Since the world of Halloween costumes and horror movies is so slow today, we’re turning to Mother Nature for a quick thrill. Similar to the mind-blowing information of the Immortal Jellyfish, we now present you with another of nature’s wild creatures: Scolopendra gigantea.
Let’s do it:
Imagine yourself trudging through the darkness of a South American cave. Bats swoop back and forth from the ceiling, their echolocation screeches bouncing off stone walls. Beneath every step squirms a carpet of black beetles, thousands of them climbing over each other, in search of dropped food.
A red snake-like creature, about a foot long, slinks out of a crevice and up the cavern wall. Hundreds of little legs keep it attached to the cold stone, and when it reaches the ceiling, it hangs like a limp length of rope, legs squirming in the air. Its antennae scan the environment for vibrations. And the first bat unlucky enough to swoop by, that hanging rope comes to life as if it were made of lightening – snatches the bat right out of the air, pumps it full of poison, and devours the bat’s flesh over the next two to three hours.
This creature is Scolopendra gigantea, the largest centipede currently alive, measuring approximately 10 inches long, though it is known to exceed 12 inches. It is also known as the Peruvian giant yellowleg centipede and Amazonian giant centipede.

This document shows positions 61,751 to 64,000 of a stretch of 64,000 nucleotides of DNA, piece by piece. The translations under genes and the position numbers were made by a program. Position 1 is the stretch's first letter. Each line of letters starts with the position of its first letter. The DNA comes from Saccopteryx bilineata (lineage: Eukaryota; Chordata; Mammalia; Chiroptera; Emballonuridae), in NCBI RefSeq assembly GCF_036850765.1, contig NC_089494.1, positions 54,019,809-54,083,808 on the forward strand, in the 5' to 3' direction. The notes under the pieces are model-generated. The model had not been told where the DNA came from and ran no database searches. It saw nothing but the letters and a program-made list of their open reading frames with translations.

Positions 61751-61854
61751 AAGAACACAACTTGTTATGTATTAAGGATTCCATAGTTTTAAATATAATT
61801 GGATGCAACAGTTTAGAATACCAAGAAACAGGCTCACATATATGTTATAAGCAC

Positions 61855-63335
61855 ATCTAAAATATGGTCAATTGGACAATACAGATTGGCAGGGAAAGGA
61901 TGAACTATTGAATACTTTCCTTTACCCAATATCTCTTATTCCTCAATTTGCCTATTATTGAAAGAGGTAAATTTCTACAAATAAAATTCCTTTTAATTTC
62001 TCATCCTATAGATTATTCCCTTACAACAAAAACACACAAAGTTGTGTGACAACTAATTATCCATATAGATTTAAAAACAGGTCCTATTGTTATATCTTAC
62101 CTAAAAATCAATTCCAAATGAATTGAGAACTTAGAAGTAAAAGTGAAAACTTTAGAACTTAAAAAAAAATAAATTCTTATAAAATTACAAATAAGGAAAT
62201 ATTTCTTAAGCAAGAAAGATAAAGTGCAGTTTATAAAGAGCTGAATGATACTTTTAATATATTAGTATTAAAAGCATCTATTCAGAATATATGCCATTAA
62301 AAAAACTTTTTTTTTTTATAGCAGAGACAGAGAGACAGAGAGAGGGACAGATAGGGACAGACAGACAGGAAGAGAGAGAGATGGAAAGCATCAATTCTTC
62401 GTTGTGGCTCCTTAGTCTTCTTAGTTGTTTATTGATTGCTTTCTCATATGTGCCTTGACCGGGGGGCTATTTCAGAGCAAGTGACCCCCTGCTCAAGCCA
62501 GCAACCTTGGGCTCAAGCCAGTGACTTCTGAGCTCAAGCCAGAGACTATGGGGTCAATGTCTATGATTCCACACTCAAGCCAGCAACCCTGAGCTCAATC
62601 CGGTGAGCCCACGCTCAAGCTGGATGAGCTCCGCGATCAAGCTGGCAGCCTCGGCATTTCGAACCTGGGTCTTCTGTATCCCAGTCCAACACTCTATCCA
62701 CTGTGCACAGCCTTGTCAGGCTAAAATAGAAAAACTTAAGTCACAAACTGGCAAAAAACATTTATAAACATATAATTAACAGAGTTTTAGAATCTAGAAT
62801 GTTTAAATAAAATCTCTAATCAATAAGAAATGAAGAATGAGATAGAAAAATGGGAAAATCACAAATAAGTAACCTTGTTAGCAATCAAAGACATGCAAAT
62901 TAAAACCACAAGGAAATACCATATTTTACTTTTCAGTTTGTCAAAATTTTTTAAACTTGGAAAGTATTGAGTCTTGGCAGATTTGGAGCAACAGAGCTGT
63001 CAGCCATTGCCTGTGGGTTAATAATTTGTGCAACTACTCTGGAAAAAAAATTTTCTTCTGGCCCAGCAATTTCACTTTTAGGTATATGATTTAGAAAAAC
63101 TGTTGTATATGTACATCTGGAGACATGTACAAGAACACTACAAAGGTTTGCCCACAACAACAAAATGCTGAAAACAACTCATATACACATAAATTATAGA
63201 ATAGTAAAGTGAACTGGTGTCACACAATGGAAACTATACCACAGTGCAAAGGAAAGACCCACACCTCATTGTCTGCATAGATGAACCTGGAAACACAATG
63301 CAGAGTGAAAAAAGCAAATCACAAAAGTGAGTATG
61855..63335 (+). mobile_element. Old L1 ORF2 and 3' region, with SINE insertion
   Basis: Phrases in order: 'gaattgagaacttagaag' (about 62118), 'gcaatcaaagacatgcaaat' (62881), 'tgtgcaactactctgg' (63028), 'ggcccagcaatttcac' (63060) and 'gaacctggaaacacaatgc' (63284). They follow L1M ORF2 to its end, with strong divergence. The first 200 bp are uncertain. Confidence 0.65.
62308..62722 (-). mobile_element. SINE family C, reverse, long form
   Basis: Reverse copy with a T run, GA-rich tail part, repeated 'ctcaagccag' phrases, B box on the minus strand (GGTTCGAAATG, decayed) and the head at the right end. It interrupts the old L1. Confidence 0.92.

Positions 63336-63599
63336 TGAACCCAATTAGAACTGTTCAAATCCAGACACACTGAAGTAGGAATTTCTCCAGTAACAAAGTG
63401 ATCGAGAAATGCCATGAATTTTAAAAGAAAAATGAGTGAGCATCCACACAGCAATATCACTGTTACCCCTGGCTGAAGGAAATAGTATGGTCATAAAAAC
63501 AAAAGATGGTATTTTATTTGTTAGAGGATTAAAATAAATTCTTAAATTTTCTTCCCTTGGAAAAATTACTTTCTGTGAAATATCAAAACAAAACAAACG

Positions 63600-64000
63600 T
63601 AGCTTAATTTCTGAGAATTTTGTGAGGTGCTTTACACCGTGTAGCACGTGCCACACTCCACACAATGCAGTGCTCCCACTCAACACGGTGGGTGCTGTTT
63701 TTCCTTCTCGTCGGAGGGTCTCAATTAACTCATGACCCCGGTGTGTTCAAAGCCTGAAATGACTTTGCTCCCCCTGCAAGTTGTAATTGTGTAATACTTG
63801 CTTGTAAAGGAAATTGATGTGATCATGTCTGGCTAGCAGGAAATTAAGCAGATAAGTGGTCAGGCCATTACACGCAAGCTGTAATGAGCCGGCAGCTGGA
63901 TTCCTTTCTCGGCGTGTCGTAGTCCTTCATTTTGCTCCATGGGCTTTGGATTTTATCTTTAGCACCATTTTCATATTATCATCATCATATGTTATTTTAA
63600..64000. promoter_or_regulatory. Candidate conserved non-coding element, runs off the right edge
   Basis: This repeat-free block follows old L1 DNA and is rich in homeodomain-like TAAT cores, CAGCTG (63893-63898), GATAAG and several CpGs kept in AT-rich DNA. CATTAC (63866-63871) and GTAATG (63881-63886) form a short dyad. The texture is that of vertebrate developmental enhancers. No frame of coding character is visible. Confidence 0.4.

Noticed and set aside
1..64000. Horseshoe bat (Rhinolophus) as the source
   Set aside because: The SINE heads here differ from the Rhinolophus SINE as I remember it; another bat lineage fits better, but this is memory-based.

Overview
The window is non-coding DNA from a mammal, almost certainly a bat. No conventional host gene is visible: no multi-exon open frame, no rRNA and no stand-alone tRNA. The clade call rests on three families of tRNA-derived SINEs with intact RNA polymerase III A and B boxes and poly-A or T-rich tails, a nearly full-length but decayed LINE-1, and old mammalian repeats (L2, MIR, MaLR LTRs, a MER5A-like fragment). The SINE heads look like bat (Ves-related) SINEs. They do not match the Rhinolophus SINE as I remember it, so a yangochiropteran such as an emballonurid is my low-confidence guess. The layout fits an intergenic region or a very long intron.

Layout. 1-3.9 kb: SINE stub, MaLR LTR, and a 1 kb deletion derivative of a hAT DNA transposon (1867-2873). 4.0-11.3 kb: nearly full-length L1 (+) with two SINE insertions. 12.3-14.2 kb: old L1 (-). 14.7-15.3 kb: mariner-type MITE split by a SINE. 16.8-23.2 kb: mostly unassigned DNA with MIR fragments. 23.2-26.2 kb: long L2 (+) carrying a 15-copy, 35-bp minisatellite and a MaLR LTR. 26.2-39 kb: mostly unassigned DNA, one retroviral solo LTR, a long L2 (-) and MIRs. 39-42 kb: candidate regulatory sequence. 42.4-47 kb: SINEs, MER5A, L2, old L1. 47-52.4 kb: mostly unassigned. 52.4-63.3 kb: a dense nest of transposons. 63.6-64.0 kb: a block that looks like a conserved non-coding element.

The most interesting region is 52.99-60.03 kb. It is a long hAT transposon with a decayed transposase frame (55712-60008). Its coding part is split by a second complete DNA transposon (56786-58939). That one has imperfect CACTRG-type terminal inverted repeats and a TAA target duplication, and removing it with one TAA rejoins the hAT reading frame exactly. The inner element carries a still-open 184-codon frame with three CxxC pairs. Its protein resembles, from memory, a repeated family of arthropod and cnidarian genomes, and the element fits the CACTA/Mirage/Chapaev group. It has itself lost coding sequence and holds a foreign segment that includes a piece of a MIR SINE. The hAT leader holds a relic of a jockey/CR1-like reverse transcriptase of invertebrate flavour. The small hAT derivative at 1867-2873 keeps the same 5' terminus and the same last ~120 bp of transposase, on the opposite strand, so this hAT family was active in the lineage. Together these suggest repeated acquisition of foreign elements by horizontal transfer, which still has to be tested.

Here’s a video of Scolopendra gigantea:
The Caribbean Journal of Science published a study on Scolopendra gigantea and its effects on bat populations, titled Predation by Giant Centipedes, Scolopendra gigantea, on Three Species of Bats in a Venezuelan Cave. If you have some time and want to creep yourself out, give the study a read. For the purpose of this article, though, we’ll look only at what they said about the centipede’s eating habits:
During the 30 min of observations, the centipede fed without interruption, carving a wound in the bat’s lower abdomen. The bat also had a second and smaller wound on the upper back, which probably represented the initial bite of the centipede. The wings were lax, the exposed flesh was bloodstained, and the pelage (coat) was clean.
The creature delivers its venom via modified pincer-like appendages. Although not fatal to humans, the toxic venom can cause some nasty symptoms, including severe swelling, chills, fever, weakness, and, in some cases, necrosis (premature death of skin cells). Similar to other creatures who use toxic venom to catch prey (snakes, spiders, etc.), Scolopendra gigantea consumes nearly every bit of a caught meal, which can take up to three hours, depending on the body size of the prey.
So, if you find yourself within a South American cave and see something dangling from the ceiling, don’t grab onto it. Your body will be pumped full of poison and you will fall onto a carpet of beetles.
PS – Euphoberia, an extinct genus of myriapod, was about four times as large as Scolopendra gigantea. Most experts believe Euphoberia is a primitive centipede. Imagine that: a 4-foot centipede. Horrifying!